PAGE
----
The number of reported rotator cuff injuries is increasing in startling numbers. The American Academy of Orthopedic Surgeons reported in a recent study that individuals experiencing rotator cuff problems grew by over 5 million in six years from 1998 to 2004. As the American population bubble ages, so do rotator cuff problems. It is important to know what a rotator cuff injury is and what treatment might be best, and when to consider surgery as the best option.
The rotator cuff is a group of tough tendons, like fibers, and muscles in the shoulder that keep the upper arm bone in the joint socket. A shoulder is comprised of three bones, the upper arm bone, shoulder bone, and shoulder blade. They are held together by muscle, tendons and ligaments. When all is well, the rotator cuff works like a well-tuned machine, providing fluid shoulder function with no pain. However, when shoulder discomfort or increasing pain impedes shoulder function and strength it’s time to consult a doctor.
Symptoms of rotator cuff problems include loss of shoulder function and/or weakness. The AAOS predicts that 5 – 10% of the adult population has rotator cuff issues; ironically, many do not even recognize shoulder discomfort as a possible injury.
Pain occurs when the rotator cuff is irritated or damaged. Tendinitis, inflamed tendon tissue, and bursitis, irritation of the bursa, the cushion between tendons and bone, are typical rotator cuff conditions. Commonly, these conditions and impingement, when tendons are squeezed and rub against bone, are treated with rest, non-steroid inflammatory prescriptions, or cortisone shots.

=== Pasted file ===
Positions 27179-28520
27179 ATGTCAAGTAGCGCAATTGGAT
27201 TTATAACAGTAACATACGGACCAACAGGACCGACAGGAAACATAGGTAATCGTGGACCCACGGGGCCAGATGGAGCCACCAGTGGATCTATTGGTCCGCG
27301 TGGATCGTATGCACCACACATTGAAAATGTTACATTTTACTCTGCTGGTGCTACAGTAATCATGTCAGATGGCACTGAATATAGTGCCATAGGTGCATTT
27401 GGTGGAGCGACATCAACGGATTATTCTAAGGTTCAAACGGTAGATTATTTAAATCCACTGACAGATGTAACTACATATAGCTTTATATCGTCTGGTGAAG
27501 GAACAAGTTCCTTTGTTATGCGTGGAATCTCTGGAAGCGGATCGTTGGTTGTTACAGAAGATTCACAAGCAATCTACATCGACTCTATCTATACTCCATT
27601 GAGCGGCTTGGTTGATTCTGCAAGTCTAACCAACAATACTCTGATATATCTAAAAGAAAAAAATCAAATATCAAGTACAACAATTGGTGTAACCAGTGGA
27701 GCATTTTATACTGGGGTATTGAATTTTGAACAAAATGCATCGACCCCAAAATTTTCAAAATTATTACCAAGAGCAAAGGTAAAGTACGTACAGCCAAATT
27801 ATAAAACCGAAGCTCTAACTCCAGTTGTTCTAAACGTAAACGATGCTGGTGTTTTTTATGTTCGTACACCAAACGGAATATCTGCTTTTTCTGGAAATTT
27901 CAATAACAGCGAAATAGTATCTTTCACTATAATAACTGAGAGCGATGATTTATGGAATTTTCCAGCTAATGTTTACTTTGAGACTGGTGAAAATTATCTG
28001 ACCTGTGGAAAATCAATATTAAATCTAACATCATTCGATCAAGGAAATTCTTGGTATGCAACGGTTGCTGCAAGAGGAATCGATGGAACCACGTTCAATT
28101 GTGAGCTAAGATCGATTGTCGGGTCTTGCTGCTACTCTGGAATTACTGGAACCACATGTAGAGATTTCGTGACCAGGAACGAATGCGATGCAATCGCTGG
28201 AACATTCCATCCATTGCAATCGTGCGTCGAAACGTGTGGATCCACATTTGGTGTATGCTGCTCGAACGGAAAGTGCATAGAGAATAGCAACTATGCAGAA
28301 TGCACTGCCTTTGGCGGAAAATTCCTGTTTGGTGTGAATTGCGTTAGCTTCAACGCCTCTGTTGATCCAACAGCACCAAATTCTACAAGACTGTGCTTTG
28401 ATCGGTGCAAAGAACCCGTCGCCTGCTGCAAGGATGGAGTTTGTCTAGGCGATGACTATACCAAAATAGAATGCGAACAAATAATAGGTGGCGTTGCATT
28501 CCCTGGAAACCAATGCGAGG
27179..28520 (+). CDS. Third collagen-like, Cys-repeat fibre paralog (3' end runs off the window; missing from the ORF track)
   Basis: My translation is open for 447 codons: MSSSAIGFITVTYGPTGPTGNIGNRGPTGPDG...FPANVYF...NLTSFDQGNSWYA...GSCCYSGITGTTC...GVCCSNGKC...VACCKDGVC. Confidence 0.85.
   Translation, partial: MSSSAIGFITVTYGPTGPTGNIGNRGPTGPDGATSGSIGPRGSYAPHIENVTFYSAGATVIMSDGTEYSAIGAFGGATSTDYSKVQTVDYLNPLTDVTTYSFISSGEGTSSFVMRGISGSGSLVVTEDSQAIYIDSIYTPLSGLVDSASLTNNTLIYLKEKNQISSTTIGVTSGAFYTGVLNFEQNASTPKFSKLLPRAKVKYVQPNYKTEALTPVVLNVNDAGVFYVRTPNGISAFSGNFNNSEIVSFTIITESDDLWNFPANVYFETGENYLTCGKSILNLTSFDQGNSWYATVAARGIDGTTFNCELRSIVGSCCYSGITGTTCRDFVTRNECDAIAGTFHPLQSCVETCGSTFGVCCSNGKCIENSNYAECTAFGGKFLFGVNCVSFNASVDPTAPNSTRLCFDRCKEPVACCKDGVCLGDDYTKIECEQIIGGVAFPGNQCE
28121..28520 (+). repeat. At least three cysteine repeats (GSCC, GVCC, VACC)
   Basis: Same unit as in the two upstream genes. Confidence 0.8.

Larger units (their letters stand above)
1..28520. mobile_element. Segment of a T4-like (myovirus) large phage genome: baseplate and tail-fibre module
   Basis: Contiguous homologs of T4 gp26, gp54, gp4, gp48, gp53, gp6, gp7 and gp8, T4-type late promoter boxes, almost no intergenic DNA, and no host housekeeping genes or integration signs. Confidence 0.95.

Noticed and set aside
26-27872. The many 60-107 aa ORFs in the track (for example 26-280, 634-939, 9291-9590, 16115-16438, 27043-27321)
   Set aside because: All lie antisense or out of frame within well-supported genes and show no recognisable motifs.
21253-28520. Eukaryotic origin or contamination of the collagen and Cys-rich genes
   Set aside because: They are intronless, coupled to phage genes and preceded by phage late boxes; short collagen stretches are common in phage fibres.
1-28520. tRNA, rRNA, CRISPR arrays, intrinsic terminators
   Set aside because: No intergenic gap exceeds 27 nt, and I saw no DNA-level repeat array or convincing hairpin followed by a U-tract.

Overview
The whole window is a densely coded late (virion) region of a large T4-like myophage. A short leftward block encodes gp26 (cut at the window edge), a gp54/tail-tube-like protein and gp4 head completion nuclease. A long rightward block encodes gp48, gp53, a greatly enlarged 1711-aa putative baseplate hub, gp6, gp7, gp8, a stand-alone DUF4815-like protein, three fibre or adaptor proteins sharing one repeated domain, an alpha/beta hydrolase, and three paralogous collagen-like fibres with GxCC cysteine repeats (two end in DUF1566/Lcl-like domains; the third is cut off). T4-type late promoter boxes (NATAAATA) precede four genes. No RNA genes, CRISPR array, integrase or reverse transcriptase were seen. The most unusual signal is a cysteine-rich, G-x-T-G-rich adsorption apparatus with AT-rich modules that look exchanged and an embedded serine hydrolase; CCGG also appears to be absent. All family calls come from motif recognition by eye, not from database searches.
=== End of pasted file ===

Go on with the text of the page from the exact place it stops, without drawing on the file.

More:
Rotator cuff problems may also be caused by calcium buildup in the tendons. Because it is important to know where the pain is and why it is occurring, physicians offer alternatives to surgery while continuing to diagnose. Physical therapy, injections, medication, and rest are all recommended, unless a known injury has caused either a partial or total tear of the rotator cuff.
Partial or complete tear of the rotator cuff occurs either through normal wear and tear or overuse. In males over the age of forty, the rotator cuff naturally starts to deteriorate, and ultimately surgery may be recommended. Thus, as the population ages, rotator cuff tears increase. For people whose frequent activity involves raising arms over their head, such as playing tennis, swimming, weight-lifting, or painting a house, the result is a condition where shoulder tendons squeeze and rub against bone, referred to as impingement.
Success of rotator cuff surgery depends on several factors, including amount of damage, age and health condition of the patient, whether or not the person smokes, and the likelihood of rehabilitation after surgery.
Diagnosis will determine whether surgery is required and what type. Although x-rays confirm tears, MRIs, ultrasound, and arthrography provide a full picture of the tear or tendinitis. The final decision as to whether surgery is needed is also based on the amount of pain. The sooner the tear is repaired, the better results for pain relief and shoulder function, so delaying diagnosis is not a good idea.
Currently, rotator cuff surgery provides higher relief and strength regeneration than non-operative measures, reports the AAOS. Using arthroscopic surgical techniques, need for hospitalization decreased by 27% by 2004. The shift to outpatient procedures helps meet the growing need for rotator cuff surgery with reduced patient expense.